“Who Was More To Blame For The Origins And Development Of The Cold War In Europe: Stalin Or Truman?”

1401 words - 6 pages


"Who was more to blame for the origins and development

of the

Cold War in Europe: Stalin or Truman?"

The cold war was a period of intense antagonism between the two superpowers- the United States and the Soviet Union, lasting from 1945-1991. Both leaders, Stalin and Truman, had a huge role to play in the cold war, but ultimately, it was Stalin who was more to blame for the origins and development of the cold war in Europe.

Stalin's foreign policy tended to be expansionist, as can be seen from the sovietization of Europe. By the end of world war two, the Soviet Union had taken control over Lithuania, Latvia and Estonia, and not to mention the annexation of small portions of Romania and Czechoslovakia. Furthermore, the foreign policy was also based on the aim of taking advantage of the military situation in Europe to strengthen Soviet influence. As such, it was not hard for USA to see that USSR was inexorably expansionist, and had aims to spread world wide communism. These suspicions were made worse by the fact that although the Soviets had agreed to the principle of free elections in Eastern Europe during the Yalta conference of February 1945, it was clear that the Soviets applied pressure to allow communist politicians to hold key positions in coalition governments before elections were held. Key positions included those like the interior minister, which was responsible for the the police force and law and order. With communists now in charge, elections could then be manipulated to ensure communists controlled the levers of powers. To strengthen communist parties, they were often encouraged by Stalin to merge with other, often bigger, socialists groups who found merger to be in a reality a takeover. By the end of 1947, every state in Eastern Europe was controlled by a communist government, except Czechoslovakia.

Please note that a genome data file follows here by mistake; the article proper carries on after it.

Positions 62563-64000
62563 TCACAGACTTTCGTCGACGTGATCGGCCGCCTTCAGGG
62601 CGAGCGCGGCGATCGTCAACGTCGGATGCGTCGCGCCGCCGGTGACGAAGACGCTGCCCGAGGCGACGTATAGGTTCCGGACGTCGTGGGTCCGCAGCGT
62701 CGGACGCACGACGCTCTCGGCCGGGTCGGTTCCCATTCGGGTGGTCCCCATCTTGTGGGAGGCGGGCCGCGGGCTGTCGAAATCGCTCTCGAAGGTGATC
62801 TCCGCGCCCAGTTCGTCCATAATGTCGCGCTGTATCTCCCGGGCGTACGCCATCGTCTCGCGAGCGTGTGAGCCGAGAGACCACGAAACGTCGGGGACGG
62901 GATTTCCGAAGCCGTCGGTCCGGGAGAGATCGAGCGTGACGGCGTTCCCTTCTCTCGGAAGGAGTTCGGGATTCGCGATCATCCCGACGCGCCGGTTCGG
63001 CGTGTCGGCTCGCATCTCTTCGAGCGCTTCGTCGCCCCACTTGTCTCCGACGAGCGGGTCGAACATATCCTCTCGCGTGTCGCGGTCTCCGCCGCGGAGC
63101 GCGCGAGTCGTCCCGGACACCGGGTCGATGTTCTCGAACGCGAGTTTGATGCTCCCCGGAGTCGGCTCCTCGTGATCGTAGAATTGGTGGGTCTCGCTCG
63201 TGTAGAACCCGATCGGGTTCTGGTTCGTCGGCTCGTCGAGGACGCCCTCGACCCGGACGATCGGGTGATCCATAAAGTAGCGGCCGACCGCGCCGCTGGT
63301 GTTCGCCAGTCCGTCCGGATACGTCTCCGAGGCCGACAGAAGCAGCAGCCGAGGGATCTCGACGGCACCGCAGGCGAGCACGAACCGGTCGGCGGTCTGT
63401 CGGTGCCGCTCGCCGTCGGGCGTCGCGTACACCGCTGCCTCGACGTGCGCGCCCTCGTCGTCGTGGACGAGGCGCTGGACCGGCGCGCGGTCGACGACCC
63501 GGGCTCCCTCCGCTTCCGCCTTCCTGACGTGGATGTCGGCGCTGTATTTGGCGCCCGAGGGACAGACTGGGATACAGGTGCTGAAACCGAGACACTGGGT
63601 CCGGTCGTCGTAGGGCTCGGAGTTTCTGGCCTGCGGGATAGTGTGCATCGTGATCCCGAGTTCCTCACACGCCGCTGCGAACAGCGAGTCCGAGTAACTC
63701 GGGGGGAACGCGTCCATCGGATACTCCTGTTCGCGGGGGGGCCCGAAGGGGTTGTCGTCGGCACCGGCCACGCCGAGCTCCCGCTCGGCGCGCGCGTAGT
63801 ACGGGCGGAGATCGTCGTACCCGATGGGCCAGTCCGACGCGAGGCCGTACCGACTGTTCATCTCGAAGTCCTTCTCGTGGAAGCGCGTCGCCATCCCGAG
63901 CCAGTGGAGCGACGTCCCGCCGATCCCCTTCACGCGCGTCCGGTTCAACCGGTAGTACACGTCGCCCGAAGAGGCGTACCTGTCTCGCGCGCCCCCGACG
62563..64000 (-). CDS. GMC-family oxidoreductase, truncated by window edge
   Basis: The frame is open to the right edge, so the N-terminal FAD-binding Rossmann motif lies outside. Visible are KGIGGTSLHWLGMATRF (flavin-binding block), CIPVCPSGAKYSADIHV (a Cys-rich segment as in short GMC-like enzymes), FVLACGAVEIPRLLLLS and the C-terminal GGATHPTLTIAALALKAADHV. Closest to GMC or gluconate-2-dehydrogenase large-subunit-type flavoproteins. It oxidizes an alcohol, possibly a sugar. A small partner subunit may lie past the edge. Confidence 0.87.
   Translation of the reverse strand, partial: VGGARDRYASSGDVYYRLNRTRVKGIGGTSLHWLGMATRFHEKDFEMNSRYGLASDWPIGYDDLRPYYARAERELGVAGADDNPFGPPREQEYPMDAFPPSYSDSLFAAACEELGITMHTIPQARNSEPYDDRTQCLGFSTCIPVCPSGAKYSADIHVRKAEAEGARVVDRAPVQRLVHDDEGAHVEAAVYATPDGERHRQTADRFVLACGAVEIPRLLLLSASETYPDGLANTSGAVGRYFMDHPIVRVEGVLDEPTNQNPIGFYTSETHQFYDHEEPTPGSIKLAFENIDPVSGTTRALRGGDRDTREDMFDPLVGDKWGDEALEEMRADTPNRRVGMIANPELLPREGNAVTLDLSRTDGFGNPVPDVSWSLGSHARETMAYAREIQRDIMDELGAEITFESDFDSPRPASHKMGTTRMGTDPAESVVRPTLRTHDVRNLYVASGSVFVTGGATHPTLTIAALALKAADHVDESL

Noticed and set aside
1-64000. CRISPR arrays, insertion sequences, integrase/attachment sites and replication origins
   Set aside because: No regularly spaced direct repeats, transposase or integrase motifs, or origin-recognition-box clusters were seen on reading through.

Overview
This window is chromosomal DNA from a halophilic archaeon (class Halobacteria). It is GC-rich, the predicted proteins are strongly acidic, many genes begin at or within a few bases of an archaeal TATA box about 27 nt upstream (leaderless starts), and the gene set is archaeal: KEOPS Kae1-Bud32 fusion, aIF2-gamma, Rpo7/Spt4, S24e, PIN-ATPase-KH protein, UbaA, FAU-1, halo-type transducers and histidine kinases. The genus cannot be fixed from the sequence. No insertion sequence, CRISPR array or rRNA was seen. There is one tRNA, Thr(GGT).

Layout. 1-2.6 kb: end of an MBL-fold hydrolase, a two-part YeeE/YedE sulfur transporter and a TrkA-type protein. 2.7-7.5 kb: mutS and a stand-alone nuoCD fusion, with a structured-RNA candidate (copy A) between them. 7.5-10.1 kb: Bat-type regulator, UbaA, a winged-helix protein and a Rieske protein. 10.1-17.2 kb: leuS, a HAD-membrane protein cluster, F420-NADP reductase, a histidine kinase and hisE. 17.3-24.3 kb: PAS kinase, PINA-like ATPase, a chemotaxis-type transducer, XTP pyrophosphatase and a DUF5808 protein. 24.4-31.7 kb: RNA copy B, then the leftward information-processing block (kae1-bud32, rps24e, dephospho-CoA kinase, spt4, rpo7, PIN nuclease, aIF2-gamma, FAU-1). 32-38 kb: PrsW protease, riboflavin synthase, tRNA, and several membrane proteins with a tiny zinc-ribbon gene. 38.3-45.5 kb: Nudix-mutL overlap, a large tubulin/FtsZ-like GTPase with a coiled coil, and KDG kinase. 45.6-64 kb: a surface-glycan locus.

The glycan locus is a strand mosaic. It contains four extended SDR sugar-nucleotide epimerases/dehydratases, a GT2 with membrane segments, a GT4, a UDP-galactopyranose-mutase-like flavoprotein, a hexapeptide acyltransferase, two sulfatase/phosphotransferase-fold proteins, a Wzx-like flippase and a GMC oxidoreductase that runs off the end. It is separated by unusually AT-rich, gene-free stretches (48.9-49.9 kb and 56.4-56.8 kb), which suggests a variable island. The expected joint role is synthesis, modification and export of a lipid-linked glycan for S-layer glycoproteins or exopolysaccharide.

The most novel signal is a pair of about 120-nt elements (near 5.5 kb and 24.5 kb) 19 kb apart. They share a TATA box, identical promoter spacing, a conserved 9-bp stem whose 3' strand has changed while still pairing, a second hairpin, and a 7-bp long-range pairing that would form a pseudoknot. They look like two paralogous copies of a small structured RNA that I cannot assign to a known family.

However, it would be unfair of us to overlook the fact that Stalin was obsessed with the security of USSR and that his moves were also defensive in nature. Stalin's preoccupation with safeguarding soviet security, was difficult for US to understand, because US was more prosperous as compared to a greatly weakened USSR. Russia had been invaded from the west three times during the 20th century- by Germany during the first world war, by those helping the whites during the Russian civil war, and finally, by Germany again in the second world war. Over 20 million soviet citizens were killed during world war two on top of the vast economic losses incurred. Although it is valid and right to say that the USSR had been working from a point

position of weakness, Stalin still bears the bulk of the responsibility because it's foreign policies might have been motivated by security interests but the actions were deemed by expansionist and aggressive by USA.

USA merely reacted to the communist aggression in defense of democracy, the free world and for the free men. An example would be the Berlin...

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